Itchy/watery eyes, inflamed ears and feet, scaly/dry skin, constant scratching and biting….Agony!
Do you have an itchy bully? If the answer is yes, you're probably pulling your hair out too! It's about the most frustrating and disturbing thing a pet owner could go through with their pet. Here are 5 tips to help you and your dog:
A Raw Diet
This is the first place to start. Bulldogs can be quite sensitive when it comes to food. Your best bet is to remove all processed food from the diet. Feeding a raw diet enables you to control exactly what ingredients your dog is consuming, as well as being able to control the quality of the food. A raw diet is rich in naturally-occurring vitamins, minerals, enzymes, and phytonutrients that will help your dog’s immune system to function at its best.
Is your pet suffering from obesity? Although you might not think it’s a big deal, it truly is.
Similar for people, obesity can cause a wide variety of medical issues which can be easily avoided if weight is controlled. So how would I know if my dog is overweight? Generally speaking, if your dog or cat is 10-15% heavier than their recommended body weight, then they are overweight. If you can see rolls when they are sitting down, or they are labouring in their run, then they are overweight. Time to make some changes!
Kale munching pooches? Really? YES, really! From an ancestral perspective, dogs have been scavenging for meats and vegetables for hundreds of years. Digestive-wise, their intestinal tracts have not evolved away from their wolf counterparts, which are considered omnivorous, an eater of plants and animals. Taking the Ian Billinghurst stance, feeding your dog vegetables is a must.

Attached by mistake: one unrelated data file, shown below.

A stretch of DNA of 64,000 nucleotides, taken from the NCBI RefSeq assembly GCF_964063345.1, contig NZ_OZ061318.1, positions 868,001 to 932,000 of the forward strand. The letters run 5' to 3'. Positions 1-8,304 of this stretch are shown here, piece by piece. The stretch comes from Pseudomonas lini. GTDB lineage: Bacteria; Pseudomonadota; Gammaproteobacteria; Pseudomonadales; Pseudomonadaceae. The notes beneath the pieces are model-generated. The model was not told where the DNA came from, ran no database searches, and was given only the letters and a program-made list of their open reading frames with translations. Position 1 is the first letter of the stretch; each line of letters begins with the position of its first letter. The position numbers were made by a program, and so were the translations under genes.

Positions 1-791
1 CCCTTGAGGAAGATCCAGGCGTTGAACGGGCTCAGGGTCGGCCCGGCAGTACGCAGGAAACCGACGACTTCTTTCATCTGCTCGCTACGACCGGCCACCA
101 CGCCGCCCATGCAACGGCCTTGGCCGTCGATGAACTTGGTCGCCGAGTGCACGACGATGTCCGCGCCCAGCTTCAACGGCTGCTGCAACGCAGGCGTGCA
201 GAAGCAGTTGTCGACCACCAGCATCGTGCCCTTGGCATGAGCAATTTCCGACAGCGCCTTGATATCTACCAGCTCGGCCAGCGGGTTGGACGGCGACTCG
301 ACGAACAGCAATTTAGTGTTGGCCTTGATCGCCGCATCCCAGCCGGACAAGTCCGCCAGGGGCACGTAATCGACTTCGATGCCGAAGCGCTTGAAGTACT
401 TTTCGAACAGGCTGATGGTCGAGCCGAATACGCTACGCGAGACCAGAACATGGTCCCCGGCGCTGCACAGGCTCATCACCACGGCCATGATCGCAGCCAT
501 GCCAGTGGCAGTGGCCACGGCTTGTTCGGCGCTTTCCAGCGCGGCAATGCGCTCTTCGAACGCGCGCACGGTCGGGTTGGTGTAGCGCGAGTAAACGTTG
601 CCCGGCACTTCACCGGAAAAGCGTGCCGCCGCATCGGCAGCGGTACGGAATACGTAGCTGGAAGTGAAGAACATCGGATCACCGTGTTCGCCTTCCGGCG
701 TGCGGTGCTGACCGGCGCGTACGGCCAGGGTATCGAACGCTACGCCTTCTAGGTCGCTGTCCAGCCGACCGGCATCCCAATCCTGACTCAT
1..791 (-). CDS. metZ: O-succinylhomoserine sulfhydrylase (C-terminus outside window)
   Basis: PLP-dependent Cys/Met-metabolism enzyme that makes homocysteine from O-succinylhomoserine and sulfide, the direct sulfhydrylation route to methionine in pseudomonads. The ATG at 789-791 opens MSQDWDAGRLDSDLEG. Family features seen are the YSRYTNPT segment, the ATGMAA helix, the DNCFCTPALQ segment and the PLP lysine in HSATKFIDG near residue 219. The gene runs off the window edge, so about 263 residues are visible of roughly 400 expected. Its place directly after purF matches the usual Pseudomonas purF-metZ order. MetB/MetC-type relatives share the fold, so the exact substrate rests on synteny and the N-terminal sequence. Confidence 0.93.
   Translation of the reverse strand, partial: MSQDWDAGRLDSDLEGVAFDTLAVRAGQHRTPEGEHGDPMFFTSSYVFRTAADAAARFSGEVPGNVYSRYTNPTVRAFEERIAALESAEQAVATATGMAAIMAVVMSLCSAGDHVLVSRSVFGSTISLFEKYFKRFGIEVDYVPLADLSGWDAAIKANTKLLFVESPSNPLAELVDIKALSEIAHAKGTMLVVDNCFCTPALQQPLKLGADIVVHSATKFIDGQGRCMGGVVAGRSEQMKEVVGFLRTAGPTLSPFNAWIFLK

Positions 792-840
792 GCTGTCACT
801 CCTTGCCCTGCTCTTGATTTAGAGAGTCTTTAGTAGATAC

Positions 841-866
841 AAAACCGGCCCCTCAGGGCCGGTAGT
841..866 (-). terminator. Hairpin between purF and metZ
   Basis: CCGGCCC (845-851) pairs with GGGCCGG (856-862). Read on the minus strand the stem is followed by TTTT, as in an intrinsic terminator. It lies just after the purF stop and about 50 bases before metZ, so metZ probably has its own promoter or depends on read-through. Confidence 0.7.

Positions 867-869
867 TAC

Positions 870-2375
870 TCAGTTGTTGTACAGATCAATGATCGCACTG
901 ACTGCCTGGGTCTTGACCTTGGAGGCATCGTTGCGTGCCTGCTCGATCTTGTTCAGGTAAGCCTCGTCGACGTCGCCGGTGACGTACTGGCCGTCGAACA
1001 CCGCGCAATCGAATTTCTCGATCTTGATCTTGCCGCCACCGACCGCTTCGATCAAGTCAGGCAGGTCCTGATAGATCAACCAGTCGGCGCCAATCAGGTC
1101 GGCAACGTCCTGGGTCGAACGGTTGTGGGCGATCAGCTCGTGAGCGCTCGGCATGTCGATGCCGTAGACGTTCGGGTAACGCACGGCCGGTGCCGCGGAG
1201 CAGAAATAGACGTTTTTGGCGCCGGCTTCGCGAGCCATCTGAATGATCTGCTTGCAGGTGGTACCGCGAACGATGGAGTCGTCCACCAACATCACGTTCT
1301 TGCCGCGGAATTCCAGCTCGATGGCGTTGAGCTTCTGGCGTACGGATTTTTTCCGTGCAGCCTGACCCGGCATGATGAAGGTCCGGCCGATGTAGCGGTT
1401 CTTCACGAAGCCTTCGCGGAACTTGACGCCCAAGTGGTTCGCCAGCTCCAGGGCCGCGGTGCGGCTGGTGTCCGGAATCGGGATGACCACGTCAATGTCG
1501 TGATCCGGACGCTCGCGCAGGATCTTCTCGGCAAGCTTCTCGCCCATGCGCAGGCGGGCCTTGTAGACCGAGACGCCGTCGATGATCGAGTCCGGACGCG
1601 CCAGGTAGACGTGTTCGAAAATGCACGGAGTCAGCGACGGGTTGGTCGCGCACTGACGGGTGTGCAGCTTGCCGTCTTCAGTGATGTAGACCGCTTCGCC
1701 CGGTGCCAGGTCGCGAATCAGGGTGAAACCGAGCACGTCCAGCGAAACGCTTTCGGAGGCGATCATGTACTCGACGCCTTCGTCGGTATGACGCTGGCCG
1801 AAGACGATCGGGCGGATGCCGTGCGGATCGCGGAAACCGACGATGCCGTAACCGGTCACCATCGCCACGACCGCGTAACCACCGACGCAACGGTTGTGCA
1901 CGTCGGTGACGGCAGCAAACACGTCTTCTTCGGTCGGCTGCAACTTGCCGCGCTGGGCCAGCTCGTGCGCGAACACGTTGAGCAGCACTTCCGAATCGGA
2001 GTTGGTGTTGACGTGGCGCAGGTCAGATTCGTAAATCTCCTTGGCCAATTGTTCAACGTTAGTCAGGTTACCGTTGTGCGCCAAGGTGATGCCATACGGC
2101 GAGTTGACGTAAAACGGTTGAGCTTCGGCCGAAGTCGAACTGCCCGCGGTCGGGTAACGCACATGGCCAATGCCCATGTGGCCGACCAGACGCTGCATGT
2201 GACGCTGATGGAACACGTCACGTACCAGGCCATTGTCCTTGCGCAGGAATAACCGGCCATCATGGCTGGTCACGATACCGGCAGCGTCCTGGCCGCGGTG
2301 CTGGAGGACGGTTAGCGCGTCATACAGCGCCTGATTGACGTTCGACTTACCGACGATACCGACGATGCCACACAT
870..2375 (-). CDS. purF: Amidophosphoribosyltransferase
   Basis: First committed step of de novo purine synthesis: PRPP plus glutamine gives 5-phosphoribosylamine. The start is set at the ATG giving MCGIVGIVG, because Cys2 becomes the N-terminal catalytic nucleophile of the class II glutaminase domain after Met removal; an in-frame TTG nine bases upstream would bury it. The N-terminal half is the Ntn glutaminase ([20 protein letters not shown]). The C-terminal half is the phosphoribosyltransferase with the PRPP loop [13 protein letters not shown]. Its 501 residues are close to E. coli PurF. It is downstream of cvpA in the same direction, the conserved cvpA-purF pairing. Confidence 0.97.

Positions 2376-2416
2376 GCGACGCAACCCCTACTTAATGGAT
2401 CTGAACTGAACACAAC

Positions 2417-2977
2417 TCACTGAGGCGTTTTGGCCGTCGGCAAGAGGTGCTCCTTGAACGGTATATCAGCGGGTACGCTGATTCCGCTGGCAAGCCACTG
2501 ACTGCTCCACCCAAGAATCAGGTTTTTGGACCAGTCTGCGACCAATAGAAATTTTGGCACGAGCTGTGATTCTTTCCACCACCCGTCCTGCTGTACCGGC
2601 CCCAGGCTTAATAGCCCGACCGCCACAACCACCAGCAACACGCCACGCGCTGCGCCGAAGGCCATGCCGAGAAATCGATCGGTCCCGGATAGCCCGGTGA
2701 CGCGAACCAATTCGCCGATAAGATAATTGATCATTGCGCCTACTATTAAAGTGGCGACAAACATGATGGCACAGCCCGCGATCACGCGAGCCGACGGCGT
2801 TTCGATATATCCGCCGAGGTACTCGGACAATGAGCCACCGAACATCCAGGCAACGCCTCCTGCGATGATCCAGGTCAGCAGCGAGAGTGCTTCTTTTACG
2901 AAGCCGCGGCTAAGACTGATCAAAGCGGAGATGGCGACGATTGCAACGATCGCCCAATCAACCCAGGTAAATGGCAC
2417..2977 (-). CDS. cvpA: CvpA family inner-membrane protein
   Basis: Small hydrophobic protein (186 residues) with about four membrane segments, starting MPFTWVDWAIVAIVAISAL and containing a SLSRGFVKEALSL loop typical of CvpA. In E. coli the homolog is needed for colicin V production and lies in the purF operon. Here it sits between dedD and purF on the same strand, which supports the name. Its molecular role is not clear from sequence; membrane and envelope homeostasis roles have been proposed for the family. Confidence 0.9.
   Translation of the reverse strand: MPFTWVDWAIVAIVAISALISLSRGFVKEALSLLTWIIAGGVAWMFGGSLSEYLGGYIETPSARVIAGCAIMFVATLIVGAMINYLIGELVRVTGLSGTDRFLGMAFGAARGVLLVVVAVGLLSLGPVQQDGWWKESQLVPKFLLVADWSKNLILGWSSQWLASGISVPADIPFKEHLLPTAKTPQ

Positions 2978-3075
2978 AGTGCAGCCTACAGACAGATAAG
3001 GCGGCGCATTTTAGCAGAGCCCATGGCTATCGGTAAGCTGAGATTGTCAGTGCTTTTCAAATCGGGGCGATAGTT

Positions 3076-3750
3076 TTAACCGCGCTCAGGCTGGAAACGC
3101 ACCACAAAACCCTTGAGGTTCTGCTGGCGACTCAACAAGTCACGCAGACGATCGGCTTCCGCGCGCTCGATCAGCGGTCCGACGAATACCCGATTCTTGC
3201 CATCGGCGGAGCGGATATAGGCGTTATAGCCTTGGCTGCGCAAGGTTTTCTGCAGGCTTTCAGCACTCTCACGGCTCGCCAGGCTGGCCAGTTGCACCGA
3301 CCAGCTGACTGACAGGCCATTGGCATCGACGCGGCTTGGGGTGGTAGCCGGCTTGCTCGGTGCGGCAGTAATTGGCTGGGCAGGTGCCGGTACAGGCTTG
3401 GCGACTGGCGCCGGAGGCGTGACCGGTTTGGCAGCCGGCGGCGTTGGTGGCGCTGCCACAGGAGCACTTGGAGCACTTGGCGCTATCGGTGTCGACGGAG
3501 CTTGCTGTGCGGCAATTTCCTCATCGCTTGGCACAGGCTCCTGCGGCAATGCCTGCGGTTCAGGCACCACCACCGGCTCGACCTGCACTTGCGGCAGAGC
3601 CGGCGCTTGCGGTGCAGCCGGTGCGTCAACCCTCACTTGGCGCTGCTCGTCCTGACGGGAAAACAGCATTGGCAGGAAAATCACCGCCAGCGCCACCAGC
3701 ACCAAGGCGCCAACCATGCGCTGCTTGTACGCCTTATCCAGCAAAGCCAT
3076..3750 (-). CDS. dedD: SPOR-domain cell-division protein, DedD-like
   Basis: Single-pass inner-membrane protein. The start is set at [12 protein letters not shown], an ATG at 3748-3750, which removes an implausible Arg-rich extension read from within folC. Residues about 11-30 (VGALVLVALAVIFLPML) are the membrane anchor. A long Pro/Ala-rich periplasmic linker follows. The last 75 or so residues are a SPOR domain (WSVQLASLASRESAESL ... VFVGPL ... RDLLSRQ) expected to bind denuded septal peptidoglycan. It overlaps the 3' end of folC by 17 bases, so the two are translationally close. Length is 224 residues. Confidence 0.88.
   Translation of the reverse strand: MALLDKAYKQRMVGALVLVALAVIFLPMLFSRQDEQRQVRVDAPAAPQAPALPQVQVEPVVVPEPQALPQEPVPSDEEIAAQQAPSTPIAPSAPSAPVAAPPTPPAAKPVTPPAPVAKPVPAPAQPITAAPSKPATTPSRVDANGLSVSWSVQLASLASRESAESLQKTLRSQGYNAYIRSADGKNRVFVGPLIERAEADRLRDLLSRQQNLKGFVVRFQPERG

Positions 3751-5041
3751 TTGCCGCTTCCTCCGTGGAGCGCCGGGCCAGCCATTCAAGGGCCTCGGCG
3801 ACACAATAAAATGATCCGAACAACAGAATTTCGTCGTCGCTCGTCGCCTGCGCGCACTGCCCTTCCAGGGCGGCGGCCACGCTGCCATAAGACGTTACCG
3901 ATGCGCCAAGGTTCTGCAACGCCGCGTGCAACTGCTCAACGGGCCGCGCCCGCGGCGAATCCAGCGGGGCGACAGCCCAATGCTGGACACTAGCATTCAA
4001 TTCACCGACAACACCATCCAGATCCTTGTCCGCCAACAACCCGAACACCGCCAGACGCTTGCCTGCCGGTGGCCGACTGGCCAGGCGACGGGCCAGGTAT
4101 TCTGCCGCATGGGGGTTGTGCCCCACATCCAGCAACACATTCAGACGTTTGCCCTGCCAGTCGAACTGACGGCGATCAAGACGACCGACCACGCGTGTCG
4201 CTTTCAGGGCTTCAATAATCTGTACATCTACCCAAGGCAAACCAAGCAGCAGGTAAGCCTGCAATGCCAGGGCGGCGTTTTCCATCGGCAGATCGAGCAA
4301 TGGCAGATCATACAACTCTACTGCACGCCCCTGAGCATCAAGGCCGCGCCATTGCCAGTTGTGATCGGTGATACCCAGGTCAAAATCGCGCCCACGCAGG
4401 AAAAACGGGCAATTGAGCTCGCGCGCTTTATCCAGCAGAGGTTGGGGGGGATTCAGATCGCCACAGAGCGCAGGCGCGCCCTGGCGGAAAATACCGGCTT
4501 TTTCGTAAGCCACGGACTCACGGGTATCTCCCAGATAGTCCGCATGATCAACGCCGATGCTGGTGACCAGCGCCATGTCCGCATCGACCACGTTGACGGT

Is your pet experiencing a dry, dusty coat? Or maybe they aren’t looking their best? As pet owners we take pride in seeing our dogs and cats as healthy as possible, and the best determinant is a shiny coat and healthy skin.
How to determine if my pet isn’t looking his/her best?
Dry flaky skin
Hair loss or breakage
Red inflamed skin
Chronic hot spots and ear infections
We get a lot of questions from German Shepherd owners about how to keep weight on their pups. Chronically skinny, underweight Shepherds can be heartbreaking for an owner who is desperate to put weight them.The most common questions we hear are: “My Shepherd is looking too skinny, why?" or "My shepherd is experiencing regular bouts of diarrhea and/or vomiting, why?" or "I’ve been feeding him more food than his recommended size and I still can’t get him to gain any weight. What do I do?”
Not only does this problem tend to be breed-specific, it often relates to your dog’s pancreatic function. (Schnauzers can have this problem too). So what is it?